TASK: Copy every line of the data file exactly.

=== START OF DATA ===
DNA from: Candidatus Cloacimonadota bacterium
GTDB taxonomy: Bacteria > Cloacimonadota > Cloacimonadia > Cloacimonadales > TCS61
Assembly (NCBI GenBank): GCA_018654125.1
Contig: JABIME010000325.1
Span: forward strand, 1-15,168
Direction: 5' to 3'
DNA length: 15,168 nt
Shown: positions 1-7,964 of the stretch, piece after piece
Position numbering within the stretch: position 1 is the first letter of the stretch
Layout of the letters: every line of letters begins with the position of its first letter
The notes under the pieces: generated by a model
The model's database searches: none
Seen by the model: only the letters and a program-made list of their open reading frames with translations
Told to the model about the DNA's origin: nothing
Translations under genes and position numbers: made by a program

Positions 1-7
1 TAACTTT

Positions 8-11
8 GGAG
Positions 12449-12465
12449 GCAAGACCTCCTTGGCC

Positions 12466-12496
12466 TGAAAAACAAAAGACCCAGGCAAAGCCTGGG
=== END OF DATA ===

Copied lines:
DNA from: Candidatus Cloacimonadota bacterium
GTDB taxonomy: Bacteria > Cloacimonadota > Cloacimonadia > Cloacimonadales > TCS61
Assembly (NCBI GenBank): GCA_018654125.1
Contig: JABIME010000325.1
Span: forward strand, 1-15,168
Direction: 5' to 3'
DNA length: 15,168 nt
Shown: positions 1-7,964 of the stretch, piece after piece
Position numbering within the stretch: position 1 is the first letter of the stretch
Layout of the letters: every line of letters begins with the position of its first letter
The notes under the pieces: generated by a model
The model's database searches: none
Seen by the model: only the letters and a program-made list of their open reading frames with translations
Told to the model about the DNA's origin: nothing
Translations under genes and position numbers: made by a program

Positions 1-7
1 TAACTTT

Positions 8-11
8 GGAG
Positions 12449-12465
12449 GCAAGACCTCCTTGGCC

Positions 12466-12496
12466 TGAAAAACAAAAGACCCAGGCAAAGCCTGGG